If lying on a beach all day sipping coconut water while working on your tan does not sound like your ideal holiday, why else would you visit the tropical island of Mauritius? Aside from all the well-known clichés about its shiny white beaches, vast coral reefs and endless sunshine, there are plenty more things to do in Mauritius than just swimming and snorkeling.
Measuring approximately 29 miles (47 kilometers) wide and 40 miles (61 kilometers) long it packs a wide array of views, cultures, flavors and experiences. Step outside your resort to see its nightlife and saturated streets. Hire a car, scooter or mountain bike and drive around the whole island watching the scenery change as you travel from north to south and back again. You will experience a range of cultures, discover a variety of landscapes and learn much more about the real Mauritius. We highlight some of the lesser known things Mauritius has to offer, other than the beach.
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Wine, dine and dance
Grand Bay (Grand Baie) in the north of Mauritius is the party center of the island and one of the busiest. The streets are packed with a variety of restaurants covering all flavors of the world. Genuine Italian bistros, Mauritian seafood curry specialists and Asian fusion lounges are plenty. The best of these are Le Capitaine, for tasty lunches of paninis and fresh lime juice; Fusion, a combination of Mauritius and Asian cuisine; Le Tandoor, a top quality Indian restaurant Here is also where you will find countless night clubs and bars all which throb with locals and tourists on the weekends. It is hard to distinguish between them as they all offer similar prices and atmosphere and you will dance till the sun comes up. Two worth recommending based on their vibe and location are the Banana Beach Club and Red Cat Sealovers Lounge.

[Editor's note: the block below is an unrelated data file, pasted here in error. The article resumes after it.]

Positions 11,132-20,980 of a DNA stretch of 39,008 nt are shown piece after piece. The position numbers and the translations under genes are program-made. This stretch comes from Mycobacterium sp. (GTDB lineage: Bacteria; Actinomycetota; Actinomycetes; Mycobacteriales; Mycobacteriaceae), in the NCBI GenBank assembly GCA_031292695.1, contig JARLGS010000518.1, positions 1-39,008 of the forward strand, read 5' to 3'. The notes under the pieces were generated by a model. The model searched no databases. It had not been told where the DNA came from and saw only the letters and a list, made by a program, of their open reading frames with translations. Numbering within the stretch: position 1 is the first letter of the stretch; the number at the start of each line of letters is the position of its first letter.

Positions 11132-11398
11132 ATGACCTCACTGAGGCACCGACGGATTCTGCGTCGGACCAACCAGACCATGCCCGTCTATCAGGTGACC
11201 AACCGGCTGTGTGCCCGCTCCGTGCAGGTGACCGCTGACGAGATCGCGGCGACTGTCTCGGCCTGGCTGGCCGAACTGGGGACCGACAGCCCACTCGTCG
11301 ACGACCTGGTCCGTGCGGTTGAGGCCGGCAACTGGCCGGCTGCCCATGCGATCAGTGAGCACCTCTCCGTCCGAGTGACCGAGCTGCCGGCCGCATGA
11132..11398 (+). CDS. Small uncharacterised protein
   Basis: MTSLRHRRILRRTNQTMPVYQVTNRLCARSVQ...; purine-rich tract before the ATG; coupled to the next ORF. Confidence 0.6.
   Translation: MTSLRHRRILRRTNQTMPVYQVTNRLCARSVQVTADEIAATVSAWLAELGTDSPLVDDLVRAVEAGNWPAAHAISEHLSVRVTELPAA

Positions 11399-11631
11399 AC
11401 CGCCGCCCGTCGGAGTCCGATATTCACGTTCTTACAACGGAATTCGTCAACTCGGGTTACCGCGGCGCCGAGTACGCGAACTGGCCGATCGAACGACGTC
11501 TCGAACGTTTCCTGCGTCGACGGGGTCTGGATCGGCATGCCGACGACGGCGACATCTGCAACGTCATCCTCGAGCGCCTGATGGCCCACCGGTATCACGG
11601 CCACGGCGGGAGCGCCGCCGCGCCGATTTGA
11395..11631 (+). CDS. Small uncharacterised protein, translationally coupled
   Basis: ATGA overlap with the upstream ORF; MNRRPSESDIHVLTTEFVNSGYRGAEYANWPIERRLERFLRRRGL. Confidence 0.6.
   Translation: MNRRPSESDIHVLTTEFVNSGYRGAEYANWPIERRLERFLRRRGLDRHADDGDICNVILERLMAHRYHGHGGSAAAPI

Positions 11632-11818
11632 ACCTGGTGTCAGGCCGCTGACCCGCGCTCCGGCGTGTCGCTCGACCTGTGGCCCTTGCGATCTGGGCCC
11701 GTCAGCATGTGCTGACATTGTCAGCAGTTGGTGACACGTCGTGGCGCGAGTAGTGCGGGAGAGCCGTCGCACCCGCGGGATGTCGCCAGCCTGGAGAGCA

The best way to feel the true Mauritian cuisine and food culture is to eat from the countless road side stalls. You will find an array of food from fried noodles and vegetables, fish soups, samosas (deep fried curry pies) and rotis (savory curry-filled pancakes) to sweet pineapple or mango on a stick.